Tech Experts See Bright Future in the Cloud

Jun 14, 2010

David Needle

The PC of the future will be very different from the computers that have come to dominate so many desktops in the home and office today, according to a broad survey of 895 tech experts by the Pew Research Center's Internet & American Life Project and Elon University's Imagining the Internet Center.

By 2020 the majority of these experts expect most people to access their applications online, the basic cloud computing model championed today by Google (NASDAQ: GOOG), Salesforce (NYSE: CRM) and others, versus the traditional model of running software stored on the PC. Likewise, information access and sharing will be online versus relying on what's stored on the local device.

However, many of those surveyed also agreed that the PC still has a future working in tandem with cloud-based systems.

In one scenario, the PC could prove broadly useful as the primary interface to local networks or private clouds. Some also noted that PCs, even if they're primarily used as Web terminals, will continue to dominate because smartphones and other portable devices have a limited user interface and aren't ideal for the most common productivity applications including word processing and working with spreadsheets.

Apple CEO Steve Jobs voiced a different view at a recent conference where he predicted the ascendancy of mobile devices like his company's iPad in an increasingly mobile world. "PCs are going to be like trucks...They are still going to be around," Jobs said at the AllThingsD conference, adding that only "one out of X people will need them."

One measure of where the experts in the Pew study see the cloud's impact was in response to the following statements.

Some 71 percent agreed with the statement:

"By 2020, most people won't do their work with software running on a general-purpose PC. Instead, they will work in Internet-based applications such as Google Docs and in applications run from smartphones. Aspiring application developers will develop for smartphone vendors and companies that provide Internet-based applications because most innovative work will be done in that domain, instead of designing applications that run on a PC operating system."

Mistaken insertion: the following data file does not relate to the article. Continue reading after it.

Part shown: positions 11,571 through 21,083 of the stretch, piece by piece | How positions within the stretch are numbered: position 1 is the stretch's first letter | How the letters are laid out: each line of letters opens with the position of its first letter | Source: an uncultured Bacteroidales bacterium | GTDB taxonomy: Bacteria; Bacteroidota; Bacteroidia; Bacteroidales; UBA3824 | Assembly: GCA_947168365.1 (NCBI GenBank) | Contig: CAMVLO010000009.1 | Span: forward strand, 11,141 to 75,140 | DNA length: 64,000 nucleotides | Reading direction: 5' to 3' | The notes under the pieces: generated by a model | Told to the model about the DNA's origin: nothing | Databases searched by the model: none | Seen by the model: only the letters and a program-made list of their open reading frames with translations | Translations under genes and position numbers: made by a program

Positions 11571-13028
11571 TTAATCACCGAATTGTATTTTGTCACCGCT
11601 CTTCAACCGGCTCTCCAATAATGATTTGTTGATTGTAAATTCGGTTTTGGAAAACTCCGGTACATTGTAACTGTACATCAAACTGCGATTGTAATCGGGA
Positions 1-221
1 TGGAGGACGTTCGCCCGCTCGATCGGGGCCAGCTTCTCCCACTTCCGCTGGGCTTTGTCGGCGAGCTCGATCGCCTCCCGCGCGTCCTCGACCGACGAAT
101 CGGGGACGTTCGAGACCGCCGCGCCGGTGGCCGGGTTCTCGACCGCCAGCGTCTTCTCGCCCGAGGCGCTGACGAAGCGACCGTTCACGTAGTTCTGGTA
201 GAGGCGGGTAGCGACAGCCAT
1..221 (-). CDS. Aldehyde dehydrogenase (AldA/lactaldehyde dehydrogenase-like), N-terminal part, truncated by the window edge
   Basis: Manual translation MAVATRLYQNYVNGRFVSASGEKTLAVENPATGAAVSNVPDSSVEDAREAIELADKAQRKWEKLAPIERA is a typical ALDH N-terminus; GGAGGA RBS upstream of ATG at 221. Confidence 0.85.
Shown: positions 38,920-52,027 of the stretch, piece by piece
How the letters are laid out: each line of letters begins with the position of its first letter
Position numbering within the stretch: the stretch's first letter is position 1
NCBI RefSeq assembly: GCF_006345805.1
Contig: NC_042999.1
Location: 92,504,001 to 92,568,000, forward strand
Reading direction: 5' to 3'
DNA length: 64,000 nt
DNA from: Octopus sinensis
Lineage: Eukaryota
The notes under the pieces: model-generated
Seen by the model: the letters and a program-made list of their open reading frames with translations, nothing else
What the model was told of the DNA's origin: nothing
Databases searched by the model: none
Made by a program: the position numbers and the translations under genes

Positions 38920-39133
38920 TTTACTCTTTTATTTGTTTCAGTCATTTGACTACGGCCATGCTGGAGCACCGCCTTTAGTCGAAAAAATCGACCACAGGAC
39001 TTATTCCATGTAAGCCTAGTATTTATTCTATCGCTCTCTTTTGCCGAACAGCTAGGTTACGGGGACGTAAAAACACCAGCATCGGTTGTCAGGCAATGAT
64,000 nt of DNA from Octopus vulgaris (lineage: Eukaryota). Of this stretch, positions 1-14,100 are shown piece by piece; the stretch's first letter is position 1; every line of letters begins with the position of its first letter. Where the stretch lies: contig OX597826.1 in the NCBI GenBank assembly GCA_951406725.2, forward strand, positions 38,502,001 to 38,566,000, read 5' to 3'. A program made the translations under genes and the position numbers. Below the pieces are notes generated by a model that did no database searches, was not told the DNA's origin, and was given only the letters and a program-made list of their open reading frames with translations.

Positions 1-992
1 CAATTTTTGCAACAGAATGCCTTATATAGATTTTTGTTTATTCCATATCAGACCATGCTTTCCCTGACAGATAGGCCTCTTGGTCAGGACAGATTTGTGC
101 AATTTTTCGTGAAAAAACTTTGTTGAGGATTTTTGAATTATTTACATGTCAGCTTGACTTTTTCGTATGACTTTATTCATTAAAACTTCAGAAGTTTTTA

On the flip side, only 27 percent agreed with this statement:

"By 2020, most people will still do their work with software running on a general-purpose PC. Internet-based applications like Google Docs and applications run from smartphones will have some functionality, but the most innovative and important applications will run on (and spring from) a PC operating system. Aspiring application designers will write mostly for PCs."

But some survey respondents said cloud-computing adoption may also continue to be hampered by security concerns and users' willingness to share personal information on social networks and other cloud-based systems.

Beyond individual or consumer concern, some of those surveyed said large businesses are far less likely to put most of their work "in the cloud" anytime soon because of control and security issues. Others predicted low-income people in least-developed areas of the world are most likely to use the cloud because it augments the mobile phone that is likely their only computer device.

Survey results represented the individual opinions of representatives from such companies and institutions as Google, Microsoft. Cisco Systems, Yahoo, Intel, IBM, Hewlett-Packard, Nokia, New York Times, O'Reilly Media, Wired magazine, The Economist magazine, Institute for the Future, British Telecom, MITRE and Craigslist.

David Needle is the West Coast bureau chief at, the news service of, the network for technology professionals.

Tags: cloud computing, social networks, iPad, steve jobs, Pew,

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